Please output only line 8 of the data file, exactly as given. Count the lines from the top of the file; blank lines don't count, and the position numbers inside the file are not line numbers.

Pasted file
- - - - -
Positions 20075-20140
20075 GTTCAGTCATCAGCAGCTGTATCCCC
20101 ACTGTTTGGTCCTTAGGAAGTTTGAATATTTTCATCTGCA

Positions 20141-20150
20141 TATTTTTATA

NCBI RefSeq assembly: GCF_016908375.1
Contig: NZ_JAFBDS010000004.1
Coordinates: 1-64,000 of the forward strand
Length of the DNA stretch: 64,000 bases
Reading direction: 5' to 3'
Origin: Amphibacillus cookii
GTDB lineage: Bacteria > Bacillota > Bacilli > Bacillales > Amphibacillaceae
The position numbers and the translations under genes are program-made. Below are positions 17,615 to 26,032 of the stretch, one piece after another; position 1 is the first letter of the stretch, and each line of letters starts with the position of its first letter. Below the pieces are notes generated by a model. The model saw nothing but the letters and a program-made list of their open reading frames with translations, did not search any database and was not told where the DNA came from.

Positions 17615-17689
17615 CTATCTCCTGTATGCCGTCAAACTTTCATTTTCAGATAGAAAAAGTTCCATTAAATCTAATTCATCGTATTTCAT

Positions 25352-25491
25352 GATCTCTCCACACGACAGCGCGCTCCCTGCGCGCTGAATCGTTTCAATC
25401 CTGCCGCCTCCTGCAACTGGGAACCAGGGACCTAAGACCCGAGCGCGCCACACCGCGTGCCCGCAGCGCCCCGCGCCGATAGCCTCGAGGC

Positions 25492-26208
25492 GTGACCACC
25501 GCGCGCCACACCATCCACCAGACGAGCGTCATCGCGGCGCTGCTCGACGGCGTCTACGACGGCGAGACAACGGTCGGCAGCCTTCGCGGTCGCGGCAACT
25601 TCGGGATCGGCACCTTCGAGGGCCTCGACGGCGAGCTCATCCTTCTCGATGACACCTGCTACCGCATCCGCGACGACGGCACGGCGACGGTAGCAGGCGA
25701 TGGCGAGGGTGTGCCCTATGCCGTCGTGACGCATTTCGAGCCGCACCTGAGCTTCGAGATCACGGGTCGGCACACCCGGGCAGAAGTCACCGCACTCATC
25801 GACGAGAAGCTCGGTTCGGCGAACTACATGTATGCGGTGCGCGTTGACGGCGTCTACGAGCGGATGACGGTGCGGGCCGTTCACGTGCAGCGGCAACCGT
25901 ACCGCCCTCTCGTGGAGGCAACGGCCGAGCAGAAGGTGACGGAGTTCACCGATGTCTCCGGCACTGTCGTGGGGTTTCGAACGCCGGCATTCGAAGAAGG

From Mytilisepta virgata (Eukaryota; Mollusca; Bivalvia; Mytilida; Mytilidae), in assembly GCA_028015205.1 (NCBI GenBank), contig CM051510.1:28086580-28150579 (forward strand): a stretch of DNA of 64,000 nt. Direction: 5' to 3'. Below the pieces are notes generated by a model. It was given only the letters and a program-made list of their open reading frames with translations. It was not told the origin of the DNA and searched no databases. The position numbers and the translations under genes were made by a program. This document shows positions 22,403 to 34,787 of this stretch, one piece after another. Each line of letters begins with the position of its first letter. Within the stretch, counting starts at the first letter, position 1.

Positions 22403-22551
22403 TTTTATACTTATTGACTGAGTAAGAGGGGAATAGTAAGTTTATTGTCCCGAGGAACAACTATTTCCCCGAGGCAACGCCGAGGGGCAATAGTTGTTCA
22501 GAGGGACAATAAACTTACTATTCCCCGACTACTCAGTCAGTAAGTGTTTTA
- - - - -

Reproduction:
Coordinates: 1-64,000 of the forward strand